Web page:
Setting the stage for participation

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Roland at Bryght has written a lovely profile of Vancity's ChangeEverything site. And there is much wisdom in it: is illustrative of an online community truism: after you have a solid and reliable technology infrastructure like Drupal to build an online community upon, the social i.e. the people part of the community matters more than the technology part.

Online communities succeed only if users participate. The number of opportunities to participate online is exploding (share your photos! rate your teachers! comment on this video!), but time is the new land: nobody's making any more of it. Increasingly, a user who decides to participate on your site is making a conscious decision not to participate on another one.

So for your online community to take off, you have to design for participation, starting with your concept. In the case of, that meant the simple idea of allowing people to think about the changes they wanted to make, and then blog about them.

But don't count technology out. We needed a clean, easy way for users to link blog posts to changes... and that's where some techno magic comes into the picture.

Enter Khalid Baheyeldin, one of the greats in Drupal development. We contracted with him to create the custom module that lets users link pieces of content ("nodes" in Drupal-speak) in lists – and Drupal, Khalid, our client and Social Signal being who we all are, the resulting module (with a little extra work by Khalid) was released to the community.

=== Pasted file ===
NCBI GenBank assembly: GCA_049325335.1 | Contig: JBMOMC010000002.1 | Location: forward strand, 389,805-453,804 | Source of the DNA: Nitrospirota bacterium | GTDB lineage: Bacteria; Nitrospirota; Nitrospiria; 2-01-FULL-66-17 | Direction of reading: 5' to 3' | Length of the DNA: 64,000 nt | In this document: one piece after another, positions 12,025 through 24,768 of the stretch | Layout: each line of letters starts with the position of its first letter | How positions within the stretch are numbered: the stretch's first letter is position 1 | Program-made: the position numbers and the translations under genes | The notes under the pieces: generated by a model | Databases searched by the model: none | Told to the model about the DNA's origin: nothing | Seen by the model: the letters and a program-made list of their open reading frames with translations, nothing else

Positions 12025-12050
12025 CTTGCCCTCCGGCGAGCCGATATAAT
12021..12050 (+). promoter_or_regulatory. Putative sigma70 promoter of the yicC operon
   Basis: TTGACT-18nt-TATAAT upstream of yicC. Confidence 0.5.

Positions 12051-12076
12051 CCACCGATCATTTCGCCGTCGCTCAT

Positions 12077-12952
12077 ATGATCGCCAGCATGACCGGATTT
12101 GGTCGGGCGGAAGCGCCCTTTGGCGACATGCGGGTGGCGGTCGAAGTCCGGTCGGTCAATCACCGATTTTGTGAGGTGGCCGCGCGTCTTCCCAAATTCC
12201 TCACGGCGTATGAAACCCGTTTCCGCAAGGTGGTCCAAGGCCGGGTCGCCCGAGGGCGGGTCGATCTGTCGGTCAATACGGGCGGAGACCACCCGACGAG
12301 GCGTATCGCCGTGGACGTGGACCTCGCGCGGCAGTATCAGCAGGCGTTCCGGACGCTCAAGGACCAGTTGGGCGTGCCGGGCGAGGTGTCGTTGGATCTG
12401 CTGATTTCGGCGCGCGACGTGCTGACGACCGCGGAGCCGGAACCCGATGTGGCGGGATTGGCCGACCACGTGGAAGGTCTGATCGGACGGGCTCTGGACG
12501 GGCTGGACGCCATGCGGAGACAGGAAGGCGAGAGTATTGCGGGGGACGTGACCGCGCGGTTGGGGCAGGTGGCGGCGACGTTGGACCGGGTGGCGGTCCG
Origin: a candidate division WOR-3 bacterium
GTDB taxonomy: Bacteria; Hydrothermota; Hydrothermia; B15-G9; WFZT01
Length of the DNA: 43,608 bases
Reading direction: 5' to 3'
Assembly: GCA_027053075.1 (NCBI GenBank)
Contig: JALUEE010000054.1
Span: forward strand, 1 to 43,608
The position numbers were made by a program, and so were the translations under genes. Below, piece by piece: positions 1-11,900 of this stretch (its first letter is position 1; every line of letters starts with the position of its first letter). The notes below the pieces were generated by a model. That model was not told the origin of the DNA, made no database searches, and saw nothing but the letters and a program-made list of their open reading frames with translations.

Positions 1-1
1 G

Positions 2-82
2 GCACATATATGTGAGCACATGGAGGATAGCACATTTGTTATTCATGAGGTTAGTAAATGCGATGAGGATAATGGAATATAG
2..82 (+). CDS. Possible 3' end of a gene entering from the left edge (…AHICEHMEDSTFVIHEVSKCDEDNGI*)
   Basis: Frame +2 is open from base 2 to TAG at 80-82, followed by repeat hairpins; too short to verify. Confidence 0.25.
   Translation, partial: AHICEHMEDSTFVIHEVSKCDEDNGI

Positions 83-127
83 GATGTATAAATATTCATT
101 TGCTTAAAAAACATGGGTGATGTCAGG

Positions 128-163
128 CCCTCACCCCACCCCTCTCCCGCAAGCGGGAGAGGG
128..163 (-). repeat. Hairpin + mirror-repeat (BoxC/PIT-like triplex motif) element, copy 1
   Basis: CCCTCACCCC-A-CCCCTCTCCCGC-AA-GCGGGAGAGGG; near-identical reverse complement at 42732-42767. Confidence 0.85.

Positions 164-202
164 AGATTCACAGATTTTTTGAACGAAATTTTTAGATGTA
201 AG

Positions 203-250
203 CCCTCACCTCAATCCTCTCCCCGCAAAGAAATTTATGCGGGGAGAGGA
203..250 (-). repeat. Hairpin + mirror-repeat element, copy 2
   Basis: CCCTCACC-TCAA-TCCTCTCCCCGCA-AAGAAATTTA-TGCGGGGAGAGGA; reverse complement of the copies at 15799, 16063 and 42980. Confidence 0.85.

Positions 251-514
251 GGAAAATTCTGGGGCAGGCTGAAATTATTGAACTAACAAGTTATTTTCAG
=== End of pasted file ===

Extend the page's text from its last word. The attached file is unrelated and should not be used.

Between Khalid's work, some solid advice from Bryght on data architecture and Courtney Miller's theming and interface tweaks, the result was a platform that was designed from the ground up for participation.

So yes, there was some technical mojo, but all of it in the service of, and strictly applied to, getting people to take part in the community. We were setting a stage – which is just a venue for the actors to shine.

And shine they have. Kate Dugas, the site animator, has been brilliant, in turns charming, warm and provocative. The community members have responded in kind, to the point where I now regularly turn to myself for ideas and inspiration. Community, enabled by technology: that's what this is all about.


William Azaroff says

March 29, 2007 - 9:27pm
Thanks Rob. I gotta say, the fact that this custom module, which we paid to develop, was released to the Drupal community as an open source gift symbolized the whole endevour on a meta-level.

It was the very first sign of the good that would come out of

Kudos to Social Signal on a project executed to perfection!


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